Big CSVs

In this post we'll analyze larger-than-memory CSV files.

Big CSVs

Big data is an overloaded term.  Here at Julia For Data Science, we'll loosely define it as:

Big data is any dataset (or collection of datasets) that requires you to change how you analyze it because of its size.

For example, I am writing this post on a laptop with 8GB of memory.  If I'm trying to analyze a 10MB CSV, I can easily load that into memory and run my analysis.  If I have a 10GB CSV, I need to change my approach because I can't load all the data at once.

For Small CSVs: CSV.File 📄

The CSV package is a high-performance Julia package for working with CSV files.  For smaller (comfortably fitting in memory) datasets, you can get started with CSV.File("path/to/file.csv") .

  • This creates a CSV.File object that can be loaded into many kinds of "sinks", such as a DataFrame.
  • A CSV.File will automatically determine the types for each column.
  • There are many options available to help you read CSVs with different formats.

Here's a quick example of loading data a CSV from the web (New York Times' COVID data), loading it into a DataFrame, and making a plot:

using CSV, DataFrames, Plots

url = ""

file = CSV.File(download(url))

df = DataFrame(file)

plot(, df.cases, title="Cumulative COVID-19 Cases in the US",
	lab="", ylab="N", xlab="Date")
Using CSV to load the New York Times' COVID dataset

For Big CSVs: CSV.Rows 🚣

You can also create a CSV iterator that only loads one row into memory at a time, allowing you to work with huge CSVs.  CSV.Rows is similar to CSV.File, but it does not infer types.  When you iterate over CSV.Rows, all data is represented as a String.  Thus, you must manually parse the data into its appropriate type.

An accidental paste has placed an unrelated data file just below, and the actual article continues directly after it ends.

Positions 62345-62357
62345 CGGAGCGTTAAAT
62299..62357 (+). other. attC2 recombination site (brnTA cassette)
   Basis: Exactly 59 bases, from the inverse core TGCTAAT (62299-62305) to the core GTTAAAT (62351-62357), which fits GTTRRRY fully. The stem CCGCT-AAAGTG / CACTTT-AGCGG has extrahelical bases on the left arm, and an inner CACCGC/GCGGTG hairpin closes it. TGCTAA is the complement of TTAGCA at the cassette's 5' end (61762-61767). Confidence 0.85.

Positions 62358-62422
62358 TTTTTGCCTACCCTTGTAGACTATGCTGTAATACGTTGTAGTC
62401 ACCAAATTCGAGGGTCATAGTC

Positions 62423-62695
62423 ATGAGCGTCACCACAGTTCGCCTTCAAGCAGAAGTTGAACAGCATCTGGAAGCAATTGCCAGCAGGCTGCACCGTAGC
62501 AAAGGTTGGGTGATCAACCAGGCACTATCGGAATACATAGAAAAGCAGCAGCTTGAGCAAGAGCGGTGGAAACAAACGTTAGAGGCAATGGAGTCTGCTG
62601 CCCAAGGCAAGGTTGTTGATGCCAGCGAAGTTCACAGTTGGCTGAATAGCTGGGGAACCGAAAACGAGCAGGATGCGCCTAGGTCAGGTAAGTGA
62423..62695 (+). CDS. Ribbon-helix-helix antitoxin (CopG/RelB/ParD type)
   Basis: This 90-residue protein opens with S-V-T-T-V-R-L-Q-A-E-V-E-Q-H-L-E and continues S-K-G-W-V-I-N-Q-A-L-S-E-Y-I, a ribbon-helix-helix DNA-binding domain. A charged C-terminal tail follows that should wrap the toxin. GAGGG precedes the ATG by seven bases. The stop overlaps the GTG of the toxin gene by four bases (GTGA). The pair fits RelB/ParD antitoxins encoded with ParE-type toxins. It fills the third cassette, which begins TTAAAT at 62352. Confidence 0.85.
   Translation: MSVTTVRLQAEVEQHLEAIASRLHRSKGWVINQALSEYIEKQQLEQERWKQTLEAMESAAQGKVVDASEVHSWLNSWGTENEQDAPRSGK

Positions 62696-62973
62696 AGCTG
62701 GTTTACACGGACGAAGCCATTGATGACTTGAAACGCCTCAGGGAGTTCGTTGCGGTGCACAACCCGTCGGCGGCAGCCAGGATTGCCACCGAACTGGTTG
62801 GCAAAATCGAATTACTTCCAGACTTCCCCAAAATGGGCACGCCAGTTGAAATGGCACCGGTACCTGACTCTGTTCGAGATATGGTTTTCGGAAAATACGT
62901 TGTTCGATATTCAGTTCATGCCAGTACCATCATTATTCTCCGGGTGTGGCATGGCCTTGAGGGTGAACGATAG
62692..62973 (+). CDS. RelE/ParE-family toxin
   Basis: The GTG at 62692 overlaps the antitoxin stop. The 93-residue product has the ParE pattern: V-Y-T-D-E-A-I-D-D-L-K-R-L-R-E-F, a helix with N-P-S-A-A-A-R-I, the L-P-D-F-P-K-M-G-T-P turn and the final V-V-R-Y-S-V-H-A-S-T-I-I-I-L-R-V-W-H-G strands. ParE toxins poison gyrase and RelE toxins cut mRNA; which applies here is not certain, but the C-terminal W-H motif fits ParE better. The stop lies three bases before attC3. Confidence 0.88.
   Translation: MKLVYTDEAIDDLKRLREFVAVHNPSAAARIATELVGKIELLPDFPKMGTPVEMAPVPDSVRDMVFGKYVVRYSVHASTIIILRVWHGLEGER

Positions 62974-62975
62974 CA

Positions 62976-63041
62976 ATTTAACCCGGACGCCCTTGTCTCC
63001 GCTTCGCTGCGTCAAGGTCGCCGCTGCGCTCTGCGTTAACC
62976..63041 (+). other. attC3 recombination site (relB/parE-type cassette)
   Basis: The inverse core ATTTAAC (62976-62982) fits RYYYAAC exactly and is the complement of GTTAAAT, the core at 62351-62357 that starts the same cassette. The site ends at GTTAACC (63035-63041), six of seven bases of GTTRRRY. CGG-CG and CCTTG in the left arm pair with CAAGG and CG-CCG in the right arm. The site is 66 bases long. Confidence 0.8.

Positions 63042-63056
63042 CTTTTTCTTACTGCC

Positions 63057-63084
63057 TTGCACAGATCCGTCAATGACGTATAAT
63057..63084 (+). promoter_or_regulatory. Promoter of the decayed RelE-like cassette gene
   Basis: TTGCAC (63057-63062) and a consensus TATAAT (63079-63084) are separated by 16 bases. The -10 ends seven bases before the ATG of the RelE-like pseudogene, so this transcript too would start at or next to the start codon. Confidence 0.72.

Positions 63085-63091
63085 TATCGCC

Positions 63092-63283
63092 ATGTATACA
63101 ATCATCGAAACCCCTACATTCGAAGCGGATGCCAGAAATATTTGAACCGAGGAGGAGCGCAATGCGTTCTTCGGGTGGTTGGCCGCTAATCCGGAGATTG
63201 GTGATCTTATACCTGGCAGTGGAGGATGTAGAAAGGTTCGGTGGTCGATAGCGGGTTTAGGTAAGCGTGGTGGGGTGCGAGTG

As an example, let's take a look at Kaggle's New York City Taxi training data, a 5.31GB CSV file containing data on taxi rides (fare amount, number of passengers, pickup time, and pickup and dropoff locations).  Note this isn't actually larger my laptop's memory, but we are trying to keep our examples easily reproducible.

We can't plot all the data directly since we aren't loading it all at once, so what can we do?

CSV 🤝 OnlineStats

OnlineStats is a Julia package that provides fast single-pass algorithms for calculating statistics and data visualizations on big data.  Every statistics algorithm in OnlineStats uses constant memory, so it can be used on infinitely-sized data!

We'll use OnlineStats together with CSV.Rows to run our analysis.  Note that the CSV and OnlineStats packages don't depend on each other, but they work well together because of Julia's composability.  Let's take a look at the distributions of fare amount, grouped by the number of passengers.

using CSV, OnlineStats, Plots

# `reusebuffer=true` lets us reuse the same computer memory for each row
rows = CSV.Rows("/Users/joshday/datasets/nyc_taxi_kaggle/train.csv", 

# Create an iterator that parses the types
itr = (parse(Int, r.passenger_count) => parse(Float64, r.fare_amount)
    for r in rows)

# OnlineStats works with any iterator
o = GroupBy(Int, Hist(0:.5:100))

fit!(o, itr)

# Plot results for 1-4 passengers
plot(plot(o[1]), plot(o[2]), plot(o[3]), plot(o[4]),
    layout=(4,1), link=:all, lab=[1 2 3 4]
OnlineStats + CSV.Rows

🚀 That's It!

You can now calculate statistics and run an analysis on a big CSV file using the CSV and OnlineStats packages.  

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